There's no question that Illinois is in an economic basket case. It might be in the worst fiscal shape of any state in the union. So how does Illinois plan to dig itself out of the hole it's in? Taxes, taxes and more taxes:
Springfield sources are confirming that Democratic legislative leaders and Gov. Pat Quinn have struck a deal to almost double the state income tax, boosting the individual levy from 3% now to 5.25% and hiking the corporate rate to 8.4% -- the highest of any state in the union.
In addition, the cigarette tax would rise $1 a pack.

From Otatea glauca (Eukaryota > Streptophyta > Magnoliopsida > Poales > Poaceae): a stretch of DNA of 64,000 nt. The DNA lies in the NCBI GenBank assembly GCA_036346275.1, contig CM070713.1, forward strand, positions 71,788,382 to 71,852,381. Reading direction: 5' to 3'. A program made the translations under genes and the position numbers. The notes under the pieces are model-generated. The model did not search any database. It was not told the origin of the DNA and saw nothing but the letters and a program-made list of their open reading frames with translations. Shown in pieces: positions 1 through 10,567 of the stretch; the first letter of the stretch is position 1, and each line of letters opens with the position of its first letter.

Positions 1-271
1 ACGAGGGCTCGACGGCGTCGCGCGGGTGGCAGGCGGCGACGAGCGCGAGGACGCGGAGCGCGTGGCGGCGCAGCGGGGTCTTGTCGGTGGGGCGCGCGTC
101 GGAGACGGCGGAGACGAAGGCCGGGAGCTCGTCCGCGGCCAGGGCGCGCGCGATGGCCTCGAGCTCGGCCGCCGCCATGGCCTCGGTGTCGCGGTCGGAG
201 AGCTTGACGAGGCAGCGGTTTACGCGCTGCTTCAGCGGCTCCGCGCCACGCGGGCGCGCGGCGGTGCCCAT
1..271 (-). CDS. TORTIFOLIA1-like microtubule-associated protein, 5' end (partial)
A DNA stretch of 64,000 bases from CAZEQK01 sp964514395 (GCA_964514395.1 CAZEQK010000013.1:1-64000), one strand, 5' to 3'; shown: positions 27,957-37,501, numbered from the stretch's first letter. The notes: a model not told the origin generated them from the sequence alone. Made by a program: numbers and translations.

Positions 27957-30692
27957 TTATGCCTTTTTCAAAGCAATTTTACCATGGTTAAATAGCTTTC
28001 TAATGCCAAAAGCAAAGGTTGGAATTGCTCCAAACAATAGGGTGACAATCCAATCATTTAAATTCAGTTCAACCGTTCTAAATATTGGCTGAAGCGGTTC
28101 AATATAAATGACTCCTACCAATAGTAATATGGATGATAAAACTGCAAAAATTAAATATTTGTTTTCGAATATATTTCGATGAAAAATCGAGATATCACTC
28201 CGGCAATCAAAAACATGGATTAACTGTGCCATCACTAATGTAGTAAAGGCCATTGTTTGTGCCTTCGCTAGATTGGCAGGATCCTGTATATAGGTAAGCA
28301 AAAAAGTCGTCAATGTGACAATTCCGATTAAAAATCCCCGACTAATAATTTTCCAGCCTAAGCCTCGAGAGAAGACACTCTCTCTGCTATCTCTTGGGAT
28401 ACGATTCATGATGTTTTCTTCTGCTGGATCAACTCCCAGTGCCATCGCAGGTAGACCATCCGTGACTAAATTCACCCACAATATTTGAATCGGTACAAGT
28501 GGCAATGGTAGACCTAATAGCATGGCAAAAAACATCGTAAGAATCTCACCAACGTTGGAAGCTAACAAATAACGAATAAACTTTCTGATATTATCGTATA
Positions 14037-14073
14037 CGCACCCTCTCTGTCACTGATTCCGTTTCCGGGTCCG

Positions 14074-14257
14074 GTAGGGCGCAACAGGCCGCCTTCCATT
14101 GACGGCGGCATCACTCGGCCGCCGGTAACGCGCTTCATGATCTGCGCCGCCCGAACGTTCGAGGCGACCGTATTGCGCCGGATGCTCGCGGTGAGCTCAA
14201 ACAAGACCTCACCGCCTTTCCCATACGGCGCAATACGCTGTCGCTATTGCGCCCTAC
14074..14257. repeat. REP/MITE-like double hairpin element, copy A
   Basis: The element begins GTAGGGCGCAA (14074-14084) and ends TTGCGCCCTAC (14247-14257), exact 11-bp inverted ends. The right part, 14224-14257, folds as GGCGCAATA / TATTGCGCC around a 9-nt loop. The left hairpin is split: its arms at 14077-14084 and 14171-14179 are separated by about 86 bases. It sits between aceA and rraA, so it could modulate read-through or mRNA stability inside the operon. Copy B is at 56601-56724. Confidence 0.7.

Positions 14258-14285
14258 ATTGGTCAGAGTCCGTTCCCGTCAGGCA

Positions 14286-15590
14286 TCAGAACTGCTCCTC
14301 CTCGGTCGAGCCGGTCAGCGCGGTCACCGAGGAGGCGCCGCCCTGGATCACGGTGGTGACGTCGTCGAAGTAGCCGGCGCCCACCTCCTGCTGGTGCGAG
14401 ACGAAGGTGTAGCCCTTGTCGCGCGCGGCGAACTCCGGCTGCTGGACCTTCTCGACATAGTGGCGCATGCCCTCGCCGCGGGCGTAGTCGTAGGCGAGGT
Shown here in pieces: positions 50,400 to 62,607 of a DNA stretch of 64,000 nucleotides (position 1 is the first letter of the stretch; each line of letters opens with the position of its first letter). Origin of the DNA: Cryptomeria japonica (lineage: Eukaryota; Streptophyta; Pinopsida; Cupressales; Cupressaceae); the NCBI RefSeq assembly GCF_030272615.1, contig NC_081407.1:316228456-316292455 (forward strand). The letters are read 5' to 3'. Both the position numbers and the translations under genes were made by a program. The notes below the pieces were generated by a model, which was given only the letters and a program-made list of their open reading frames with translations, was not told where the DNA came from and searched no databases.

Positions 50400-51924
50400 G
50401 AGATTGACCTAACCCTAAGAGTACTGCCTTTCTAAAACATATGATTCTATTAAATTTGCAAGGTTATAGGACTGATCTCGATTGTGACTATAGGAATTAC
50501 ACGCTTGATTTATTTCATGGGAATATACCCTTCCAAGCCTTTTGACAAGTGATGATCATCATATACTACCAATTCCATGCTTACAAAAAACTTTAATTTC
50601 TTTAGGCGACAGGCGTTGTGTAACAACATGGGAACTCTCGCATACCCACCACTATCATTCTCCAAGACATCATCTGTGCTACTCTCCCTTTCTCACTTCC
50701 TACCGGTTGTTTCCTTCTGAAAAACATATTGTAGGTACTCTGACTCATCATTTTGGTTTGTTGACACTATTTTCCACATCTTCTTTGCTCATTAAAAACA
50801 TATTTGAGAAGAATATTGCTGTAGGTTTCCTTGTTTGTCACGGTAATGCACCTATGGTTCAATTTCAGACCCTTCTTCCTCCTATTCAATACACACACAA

But wait! There's more:
Lawmakers in Illinois have voted for a 6.25% tax on online retail purchases. The levy, which still needs the governor's approval, would apply to goods bought through affiliates of online retailers that take in least $10,000 worth of annual sales in the state.
Oh and we're not done yet. The state is also looking at the largest property tax increase ever:
Mayor Daley pleaded with Gov. Quinn on Wednesday to veto a bill that, the mayor warned, would choke Chicago homeowners and businesses with a $550 million property tax increase in 2015 to solve the city’s pension crisis.
“They say the taxpayers of Chicago will pay for 100 percent of all pensions and, if you don’t pay for it, we’re gonna take it out of your state income tax [share]. …. What are you gonna do for the Board of Education? We can’t go tax crazy,” Daley said.
So yeah, good luck with that Illinois. Labor and capital are mobile. I don't anticipate that this will work out the way they intend -- just ask Oregon.